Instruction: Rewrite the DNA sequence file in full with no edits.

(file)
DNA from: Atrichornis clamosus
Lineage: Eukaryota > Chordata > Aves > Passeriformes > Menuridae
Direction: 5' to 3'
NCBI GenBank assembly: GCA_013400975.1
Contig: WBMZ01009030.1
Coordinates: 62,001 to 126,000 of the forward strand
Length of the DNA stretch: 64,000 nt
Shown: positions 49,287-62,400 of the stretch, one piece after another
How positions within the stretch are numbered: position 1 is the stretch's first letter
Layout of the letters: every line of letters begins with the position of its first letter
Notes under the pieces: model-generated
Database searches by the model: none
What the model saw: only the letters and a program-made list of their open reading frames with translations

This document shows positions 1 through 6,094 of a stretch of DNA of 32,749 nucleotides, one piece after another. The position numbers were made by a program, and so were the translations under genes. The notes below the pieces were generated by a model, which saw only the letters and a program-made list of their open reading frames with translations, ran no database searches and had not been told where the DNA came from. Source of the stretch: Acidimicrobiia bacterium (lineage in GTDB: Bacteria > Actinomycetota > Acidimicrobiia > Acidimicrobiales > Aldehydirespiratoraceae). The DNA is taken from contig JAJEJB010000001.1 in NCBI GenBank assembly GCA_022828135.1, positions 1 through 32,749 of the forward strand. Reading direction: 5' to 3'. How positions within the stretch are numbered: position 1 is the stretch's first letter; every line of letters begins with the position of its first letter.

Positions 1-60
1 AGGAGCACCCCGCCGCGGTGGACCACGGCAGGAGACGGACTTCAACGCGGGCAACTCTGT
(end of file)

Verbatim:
DNA from: Atrichornis clamosus
Lineage: Eukaryota > Chordata > Aves > Passeriformes > Menuridae
Direction: 5' to 3'
NCBI GenBank assembly: GCA_013400975.1
Contig: WBMZ01009030.1
Coordinates: 62,001 to 126,000 of the forward strand
Length of the DNA stretch: 64,000 nt
Shown: positions 49,287-62,400 of the stretch, one piece after another
How positions within the stretch are numbered: position 1 is the stretch's first letter
Layout of the letters: every line of letters begins with the position of its first letter
Notes under the pieces: model-generated
Database searches by the model: none
What the model saw: only the letters and a program-made list of their open reading frames with translations

This document shows positions 1 through 6,094 of a stretch of DNA of 32,749 nucleotides, one piece after another. The position numbers were made by a program, and so were the translations under genes. The notes below the pieces were generated by a model, which saw only the letters and a program-made list of their open reading frames with translations, ran no database searches and had not been told where the DNA came from. Source of the stretch: Acidimicrobiia bacterium (lineage in GTDB: Bacteria > Actinomycetota > Acidimicrobiia > Acidimicrobiales > Aldehydirespiratoraceae). The DNA is taken from contig JAJEJB010000001.1 in NCBI GenBank assembly GCA_022828135.1, positions 1 through 32,749 of the forward strand. Reading direction: 5' to 3'. How positions within the stretch are numbered: position 1 is the stretch's first letter; every line of letters begins with the position of its first letter.

Positions 1-60
1 AGGAGCACCCCGCCGCGGTGGACCACGGCAGGAGACGGACTTCAACGCGGGCAACTCTGT